Sex, of course, is our main preoccupation – a subject which, absent any criminal conduct, is so obviously private. A Google search for ‘MP + Affair’ nets me 3.5 million results in under two-tenths of a second:
October last year, and Boris Johnson has moved out of his home after an alleged infidelity. Says a “friend” to the Daily Mail:
“Now if he drops his trousers with another woman — as he ¬definitely will again, believe me — it won’t feel to the children like so much of a betrayal of their mother.”
His lonely flat, journalist Geoffrey Levy concludes, “most women would probably say is what a man of 46 who has been married twice and cheated on both wives thoroughly deserves.”
April 2009, and Jacqui Smith claims £10 in expenses she shouldn’t have. It is front page news, largely because the charges were for pornographic movies purchased by her husband. Reports the Telegraph:
“The Home Secretary refused to say whether – as had been suggested – Mr Timney had been exiled to the sofa following his misdemeanour.”
Mr Timney is wheeled out to publically apologise for his masturbatory habits. Resigning soon after, in fairness for a variety of reasons, Smith responds to the embarrassment by presenting a radio documentary on pornography, which the press roundly criticises her for.
That’s the sort of irony that Sally Bercow, the Speaker’s wife, learned to appreciate in February, having appeared naked bar a bed sheet in the London Evening Standard’s ES magazine. The backlash against the pictures was quick enough for it to appear as a story on the same day in, you guessed it, the London Evening Standard.
July 2006, and Vice President Dick Cheney’s daughter Mary Cheney is publicising her book, Now It’s My Turn. She happens to be a lesbian, though the book focuses on her role in the 2000 and 2004 elections, as part of the Bush-Cheney campaign. A chorus of figures round on her as a hypocrite, not least of all Huffington Post contributor Jeff Dorchen, who compares her to Johannes Pfefferkorn, “a German Jew who, in the early 16th Century, converted to Christianity and became one of the leading anti-Semites of his time. He advocated forced conversion, confiscation of Jewish religious texts, and even what we might today call “ethnic cleansing” of the Jews from Europe.”
That sort of article is particularly insidious, because it’s reminiscent of those dangerous 18th Century notions about candour. It implies that public figures must not only let us know everything they do, but everything they think, regardless of its relevance to their role. And until 2004, Mary Cheney wasn’t even really a public figure – she was just a campaign staffer who happened to be Dick Cheney’s daughter.
The list goes on, beyond sex and sexuality— think again of John Prescott, mocked widely for disclosing that he suffered from Bulimia. Think of the public way in which politicians have to deal with deep personal tragedies: In the lead up to the General Election, ITV1 conducted interviews described as “tearful” with both Brown and Cameron, discussing the deaths of their children.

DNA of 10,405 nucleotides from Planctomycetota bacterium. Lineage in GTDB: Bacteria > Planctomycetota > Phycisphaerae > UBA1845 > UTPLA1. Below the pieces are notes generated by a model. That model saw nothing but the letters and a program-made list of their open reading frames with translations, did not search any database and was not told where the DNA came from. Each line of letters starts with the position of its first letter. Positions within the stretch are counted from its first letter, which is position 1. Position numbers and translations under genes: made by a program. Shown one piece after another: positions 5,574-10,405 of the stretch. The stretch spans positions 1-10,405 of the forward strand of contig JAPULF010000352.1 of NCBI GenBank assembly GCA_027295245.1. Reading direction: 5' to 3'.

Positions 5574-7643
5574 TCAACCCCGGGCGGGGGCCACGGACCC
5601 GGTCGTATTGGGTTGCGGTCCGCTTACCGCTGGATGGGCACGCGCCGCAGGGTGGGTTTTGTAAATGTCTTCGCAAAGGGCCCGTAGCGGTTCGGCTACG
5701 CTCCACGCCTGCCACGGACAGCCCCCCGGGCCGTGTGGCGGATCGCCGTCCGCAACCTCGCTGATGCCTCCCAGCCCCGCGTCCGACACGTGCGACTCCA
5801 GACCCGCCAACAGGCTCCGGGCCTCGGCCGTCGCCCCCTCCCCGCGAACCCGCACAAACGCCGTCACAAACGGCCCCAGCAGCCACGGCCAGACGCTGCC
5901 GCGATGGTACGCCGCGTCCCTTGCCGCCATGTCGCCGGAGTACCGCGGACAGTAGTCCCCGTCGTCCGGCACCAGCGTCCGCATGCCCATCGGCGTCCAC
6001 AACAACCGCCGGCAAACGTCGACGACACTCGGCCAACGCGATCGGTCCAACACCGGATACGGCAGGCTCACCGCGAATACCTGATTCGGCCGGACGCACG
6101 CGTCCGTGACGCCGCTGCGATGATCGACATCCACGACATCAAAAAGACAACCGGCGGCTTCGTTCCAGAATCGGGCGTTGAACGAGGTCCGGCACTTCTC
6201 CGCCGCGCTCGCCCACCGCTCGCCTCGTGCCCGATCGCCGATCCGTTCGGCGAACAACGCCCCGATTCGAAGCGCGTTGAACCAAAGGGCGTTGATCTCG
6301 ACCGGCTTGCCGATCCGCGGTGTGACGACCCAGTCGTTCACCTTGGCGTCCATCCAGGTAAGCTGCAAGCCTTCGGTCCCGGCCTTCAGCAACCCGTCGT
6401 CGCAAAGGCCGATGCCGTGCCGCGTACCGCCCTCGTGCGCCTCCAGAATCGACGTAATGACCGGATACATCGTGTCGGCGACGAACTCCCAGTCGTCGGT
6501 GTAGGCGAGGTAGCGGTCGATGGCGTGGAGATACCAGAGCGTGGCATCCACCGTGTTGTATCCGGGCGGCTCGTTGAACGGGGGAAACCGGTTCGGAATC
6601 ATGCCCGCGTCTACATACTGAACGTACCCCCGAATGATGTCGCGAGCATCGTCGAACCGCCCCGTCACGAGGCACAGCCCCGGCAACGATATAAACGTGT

It is true that in some of these examples, the interviews or appearances were agreed to, even solicited, by their subjects. But the fact that politicians are complicit in this arrangement does not deny its perversity—rather it highlights the state of affairs that we have reached. These people don’t actually want to talk to us about their private lives—by definition they don’t even know who “we” are, the prime virtue of communicating via mass media being that you will reach people you couldn’t personally.
We have come to a pass where politicians will feign a desire to bare all, sometimes literally, to each and every one of us. It is a desire they cannot possibly have, so their words are robbed of any authenticity whatsoever. We live in a world where the logical response to the near breakdown of your marriage is to write a book about it and hope that it gets serialised in a Sunday colour supplement—where, when your husband gets caught downloading porn on your Virgin Media bill, you make a documentary about it on Radio 5 Live. If you don’t expose yourself, someone else will do it for you.
It is a problem for all of us. It partially explains why so many of our public servants are of a type—we only get people who are viciously ambitious, prepared to offer us an inauthentic simulacrum of their heart on their well-tailored sleeve. For those that do run the gauntlet, it encourages antipathy to the press, and frankly, antipathy towards the public. And all that means that, when it really matters, Politicians aren’t likely to be telling us what they really think, or what they are really doing. We are encouraging them to keep the wrong secrets.
Our ruthless pursuit of public candour has left us barren of it. There should be privacy in public life. To any journalists, I implore you; next time you hear a juicy piece of gossip, imagine it’s about your mother, or your best friend, someone you actually care about. If it really matters, write about it, issue judgement, by all means. If you just have a leering, cold-hearted fascination, keep it to yourself.